Strategic Planning with the Hoshin
Have you been searching for a way to revamp your business goals, boost employee involvement and work towards continuous improvement? If so, the hoshin process may be what you have been looking for. The origination of the hoshin process started back around 1976 at Hewlett-Packard within the Japan location. The name hoshin can be interpreted to mean direction management and daily (fundamental) management. The main goal of the process is to ensure that all employees are working towards the same end goal. At times the hoshin process has also been referred to as policy deployment or simply just hoshin.
How Does this Process Work?
The hoshin process follows a hierarchical type of order by implementing the plan-do-study-act process. This order is carried out with all objectives in mind. Using this type of planning, organizations looking to implement changes will be able to ensure that certain requirements are met. Plans need to be standardized, developed systematically, monitored and continuously improved. Professor Kaoru Ishikawa stated that in this type of management each person is considered an expert at his or her own job, meaning that everyone has valuable information and ideas that can be combined together to make remarkable changes and discoveries all leading towards making the business better and stronger.
The 7 Steps of Hoshin Planning
1. Identify the key business issues facing the organization. This is an important first step because if the issues are not clearly identified, the business will not really have any target and essentially just be aiming in the dark.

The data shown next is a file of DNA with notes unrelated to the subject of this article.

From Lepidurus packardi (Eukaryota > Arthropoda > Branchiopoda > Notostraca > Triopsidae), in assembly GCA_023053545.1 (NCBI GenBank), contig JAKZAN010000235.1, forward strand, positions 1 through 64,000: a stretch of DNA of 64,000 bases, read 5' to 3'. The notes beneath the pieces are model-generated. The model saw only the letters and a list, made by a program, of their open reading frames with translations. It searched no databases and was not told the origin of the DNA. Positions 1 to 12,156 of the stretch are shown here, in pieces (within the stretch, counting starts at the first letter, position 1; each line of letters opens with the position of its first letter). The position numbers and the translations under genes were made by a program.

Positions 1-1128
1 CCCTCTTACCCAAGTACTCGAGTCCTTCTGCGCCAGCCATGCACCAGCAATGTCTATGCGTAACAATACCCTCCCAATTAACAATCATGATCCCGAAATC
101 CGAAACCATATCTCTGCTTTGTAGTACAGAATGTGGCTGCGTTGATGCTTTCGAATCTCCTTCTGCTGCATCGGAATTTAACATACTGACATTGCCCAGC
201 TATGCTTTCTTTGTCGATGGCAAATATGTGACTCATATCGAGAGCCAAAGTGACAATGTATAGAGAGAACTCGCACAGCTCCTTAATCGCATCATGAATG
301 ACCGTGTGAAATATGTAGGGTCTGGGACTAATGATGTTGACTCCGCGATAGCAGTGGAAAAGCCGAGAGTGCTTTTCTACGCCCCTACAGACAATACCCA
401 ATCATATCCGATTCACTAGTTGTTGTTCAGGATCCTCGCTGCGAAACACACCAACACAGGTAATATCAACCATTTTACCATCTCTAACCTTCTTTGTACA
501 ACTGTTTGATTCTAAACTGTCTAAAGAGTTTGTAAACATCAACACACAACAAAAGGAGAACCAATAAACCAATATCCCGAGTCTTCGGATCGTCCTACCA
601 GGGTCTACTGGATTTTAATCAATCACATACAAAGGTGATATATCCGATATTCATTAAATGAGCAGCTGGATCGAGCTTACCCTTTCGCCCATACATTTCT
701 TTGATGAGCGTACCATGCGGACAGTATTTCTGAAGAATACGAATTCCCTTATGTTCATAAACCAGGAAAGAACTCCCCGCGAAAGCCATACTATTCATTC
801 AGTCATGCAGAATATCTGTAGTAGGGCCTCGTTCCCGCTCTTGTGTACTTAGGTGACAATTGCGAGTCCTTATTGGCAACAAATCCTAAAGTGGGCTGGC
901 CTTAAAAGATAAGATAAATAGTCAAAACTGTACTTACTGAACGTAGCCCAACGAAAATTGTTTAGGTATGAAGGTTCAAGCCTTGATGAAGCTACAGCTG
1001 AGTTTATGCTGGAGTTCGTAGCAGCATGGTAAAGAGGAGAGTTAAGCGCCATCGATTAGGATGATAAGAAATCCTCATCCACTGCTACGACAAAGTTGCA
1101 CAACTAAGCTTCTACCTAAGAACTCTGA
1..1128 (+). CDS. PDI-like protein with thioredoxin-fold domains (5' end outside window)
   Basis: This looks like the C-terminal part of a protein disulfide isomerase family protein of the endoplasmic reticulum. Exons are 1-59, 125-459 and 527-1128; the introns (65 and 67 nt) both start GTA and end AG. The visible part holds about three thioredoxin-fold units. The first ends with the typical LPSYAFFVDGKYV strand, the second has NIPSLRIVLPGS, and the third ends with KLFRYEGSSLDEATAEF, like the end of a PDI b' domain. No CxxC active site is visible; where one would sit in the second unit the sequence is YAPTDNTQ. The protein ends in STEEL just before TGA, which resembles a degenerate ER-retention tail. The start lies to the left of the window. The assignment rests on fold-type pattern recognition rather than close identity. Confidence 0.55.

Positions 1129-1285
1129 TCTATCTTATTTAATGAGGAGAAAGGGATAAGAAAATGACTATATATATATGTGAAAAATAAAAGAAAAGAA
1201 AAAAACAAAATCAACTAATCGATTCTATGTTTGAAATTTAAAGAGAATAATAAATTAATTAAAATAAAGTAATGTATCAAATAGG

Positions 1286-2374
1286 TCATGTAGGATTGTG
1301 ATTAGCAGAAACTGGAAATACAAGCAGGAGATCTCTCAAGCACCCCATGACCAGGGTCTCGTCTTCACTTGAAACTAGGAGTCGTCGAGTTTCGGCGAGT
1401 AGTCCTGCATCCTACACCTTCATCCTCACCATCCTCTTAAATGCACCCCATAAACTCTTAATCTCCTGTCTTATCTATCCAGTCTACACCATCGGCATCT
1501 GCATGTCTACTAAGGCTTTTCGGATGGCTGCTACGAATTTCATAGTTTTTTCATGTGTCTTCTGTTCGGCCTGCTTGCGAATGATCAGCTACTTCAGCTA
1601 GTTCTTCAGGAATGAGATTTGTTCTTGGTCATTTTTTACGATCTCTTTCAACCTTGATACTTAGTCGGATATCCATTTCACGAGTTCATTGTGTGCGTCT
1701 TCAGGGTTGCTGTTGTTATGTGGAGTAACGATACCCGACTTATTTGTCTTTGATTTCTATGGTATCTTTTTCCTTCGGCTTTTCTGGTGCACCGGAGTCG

2. Establish measurable business. The data and business objectives must be measurable. This means there must be some sort of rubric, guidelines, or data graph to actually account for and measure. Without the tool of measurement, a business will not be able to accurately understand where there current position is.
3. Define the overall vision and goals. Let’s face it, a vision and goals can help make anyone more productive, people work better when they are able to keep the end in mind. Make sure to clearly define a vision that everyone will know and understand and put goals into place that are far reaching but also attainable and feasible.
4. Develop supporting strategies for pursuing goals. Goals can sometimes seem like a long-shot especially if they are rigorous. However, employees and staff need to be empowered to work towards goals. Implementing strategies such as the lean methods of the 5S mindset can be very helpful to jump start the process.
5. Determine the tactics and objectives for the strategies being used. Bring staff together on the planning behind the goals and tactics that may be implemented and utilized to make the objectives a clear reality.
6. Implement performance measures. Performance measures need to be accounted for in every area of the business so all processes are known and analyzed to make sure any needed changes are completed.
7. Measure business fundamentals. The business fundamentals are the backbone of the organization; make sure they align well with all other goals, objectives, and visions currently in place.
- Using Quality Objectives to Drive Strategic Performance Improvement
- Help Your Business GO LEAN!
- An Overview on Six Sigma Technique
- Motorola’s Six Sigma Program
- DMAIC Cycle
- Lean Metrics + Process Improvement = Success
- Understanding the DMAIC Model
- Going Lean: Five Common Misunderstandings